NEW YORK — Energy prices dropped Thursday after the government said U.S. oil and natural gas supplies fell less than expected last week.
Benchmark crude for February delivery lost $1.28 to settle at US$89.84 a barrel. It was the first time in more than a week that oil settled below US$90.
Oil has surged for most of December as U.S. petroleum consumption ticked higher and traders looked forward to 2011, when oil is expected to touch $100 per barrel and perhaps go higher.
But the price of benchmark crude tumbled Thursday after the U.S. Energy Department’s Energy Information Administration said oil supplies declined by 1.3 million barrels last week. A drop in supplies often supports higher prices, but analysts surveyed by Platts, the energy information arm of McGraw-Hill Cos., thought the drop would be bigger — around 3.2 million barrels.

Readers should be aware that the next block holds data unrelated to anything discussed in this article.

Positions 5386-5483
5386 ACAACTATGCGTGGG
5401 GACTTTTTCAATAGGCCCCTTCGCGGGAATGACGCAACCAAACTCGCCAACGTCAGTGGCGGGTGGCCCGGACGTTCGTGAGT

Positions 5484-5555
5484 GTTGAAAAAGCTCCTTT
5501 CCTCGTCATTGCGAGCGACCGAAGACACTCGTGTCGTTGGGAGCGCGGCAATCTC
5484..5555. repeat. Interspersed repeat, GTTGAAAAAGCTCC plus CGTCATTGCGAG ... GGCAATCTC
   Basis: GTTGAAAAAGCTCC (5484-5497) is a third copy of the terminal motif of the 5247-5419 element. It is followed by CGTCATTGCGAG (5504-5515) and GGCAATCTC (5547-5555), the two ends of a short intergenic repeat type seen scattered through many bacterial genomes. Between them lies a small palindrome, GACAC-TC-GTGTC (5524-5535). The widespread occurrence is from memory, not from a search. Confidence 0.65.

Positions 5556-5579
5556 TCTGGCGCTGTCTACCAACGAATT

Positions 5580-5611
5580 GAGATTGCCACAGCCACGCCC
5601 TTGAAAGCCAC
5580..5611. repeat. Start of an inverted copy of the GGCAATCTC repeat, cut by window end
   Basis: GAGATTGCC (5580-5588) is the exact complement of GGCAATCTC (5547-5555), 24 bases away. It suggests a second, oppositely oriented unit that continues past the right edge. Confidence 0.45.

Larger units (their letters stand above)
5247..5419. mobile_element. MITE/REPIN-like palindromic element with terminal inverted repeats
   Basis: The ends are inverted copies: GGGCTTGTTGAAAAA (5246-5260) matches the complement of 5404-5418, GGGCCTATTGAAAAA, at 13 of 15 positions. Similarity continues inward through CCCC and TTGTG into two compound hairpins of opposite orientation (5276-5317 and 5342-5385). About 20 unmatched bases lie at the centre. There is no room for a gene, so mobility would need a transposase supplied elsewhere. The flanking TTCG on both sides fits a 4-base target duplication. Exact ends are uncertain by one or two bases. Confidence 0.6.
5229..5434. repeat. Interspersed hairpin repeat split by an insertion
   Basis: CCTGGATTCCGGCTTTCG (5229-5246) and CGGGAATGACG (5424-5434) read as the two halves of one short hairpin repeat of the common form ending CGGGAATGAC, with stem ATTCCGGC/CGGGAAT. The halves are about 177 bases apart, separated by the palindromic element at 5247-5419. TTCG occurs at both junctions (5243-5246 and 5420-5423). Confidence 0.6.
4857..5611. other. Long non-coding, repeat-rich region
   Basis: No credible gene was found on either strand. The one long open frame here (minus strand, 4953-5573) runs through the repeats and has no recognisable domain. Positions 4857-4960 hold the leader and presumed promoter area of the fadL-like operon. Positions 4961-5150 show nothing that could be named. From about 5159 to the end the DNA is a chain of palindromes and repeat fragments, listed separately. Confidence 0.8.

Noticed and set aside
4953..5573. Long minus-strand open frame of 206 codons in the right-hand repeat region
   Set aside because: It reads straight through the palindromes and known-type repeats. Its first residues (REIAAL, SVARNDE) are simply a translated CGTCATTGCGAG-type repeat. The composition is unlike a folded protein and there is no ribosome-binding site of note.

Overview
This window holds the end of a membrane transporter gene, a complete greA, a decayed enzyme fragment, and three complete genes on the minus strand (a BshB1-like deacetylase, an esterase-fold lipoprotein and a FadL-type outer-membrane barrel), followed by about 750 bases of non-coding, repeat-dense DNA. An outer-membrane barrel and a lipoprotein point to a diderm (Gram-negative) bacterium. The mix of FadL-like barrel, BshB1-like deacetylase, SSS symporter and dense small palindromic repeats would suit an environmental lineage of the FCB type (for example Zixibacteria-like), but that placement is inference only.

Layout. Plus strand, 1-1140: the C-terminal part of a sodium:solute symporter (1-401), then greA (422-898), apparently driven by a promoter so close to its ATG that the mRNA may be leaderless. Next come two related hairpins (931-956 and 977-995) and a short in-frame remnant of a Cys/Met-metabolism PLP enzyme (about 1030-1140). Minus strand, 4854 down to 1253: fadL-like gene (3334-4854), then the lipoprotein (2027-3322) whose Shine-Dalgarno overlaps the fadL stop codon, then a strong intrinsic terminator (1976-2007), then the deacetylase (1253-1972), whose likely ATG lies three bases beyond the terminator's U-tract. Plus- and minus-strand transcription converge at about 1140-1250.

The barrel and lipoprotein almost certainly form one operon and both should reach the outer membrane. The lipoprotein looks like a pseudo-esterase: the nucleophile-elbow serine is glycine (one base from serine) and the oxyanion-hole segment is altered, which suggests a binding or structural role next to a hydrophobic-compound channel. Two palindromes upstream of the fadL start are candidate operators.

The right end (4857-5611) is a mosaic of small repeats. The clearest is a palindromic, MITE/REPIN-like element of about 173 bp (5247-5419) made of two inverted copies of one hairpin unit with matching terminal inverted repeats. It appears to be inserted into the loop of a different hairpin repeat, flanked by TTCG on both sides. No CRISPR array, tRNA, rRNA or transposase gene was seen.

Investors worried that the report showed demand for energy was not continuing to pick up, despite positive economic news, including a report Thursday from the U.S. Labour Department that said the number of people applying for unemployment benefits fell to 388,000, the lowest level in almost two and a half years.
The EIA also released its weekly report on the U.S. natural gas supplies, which showed they shrank by 136 billion cubic feet.
That was also less than analysts expected and a relatively small dent in total supplies of more than 3.2 trillion cubic feet, eight per cent above the five-year average.
Milder weather across most of the United States over the next 10 days should reduce heating demand and keep a lid on natural gas prices.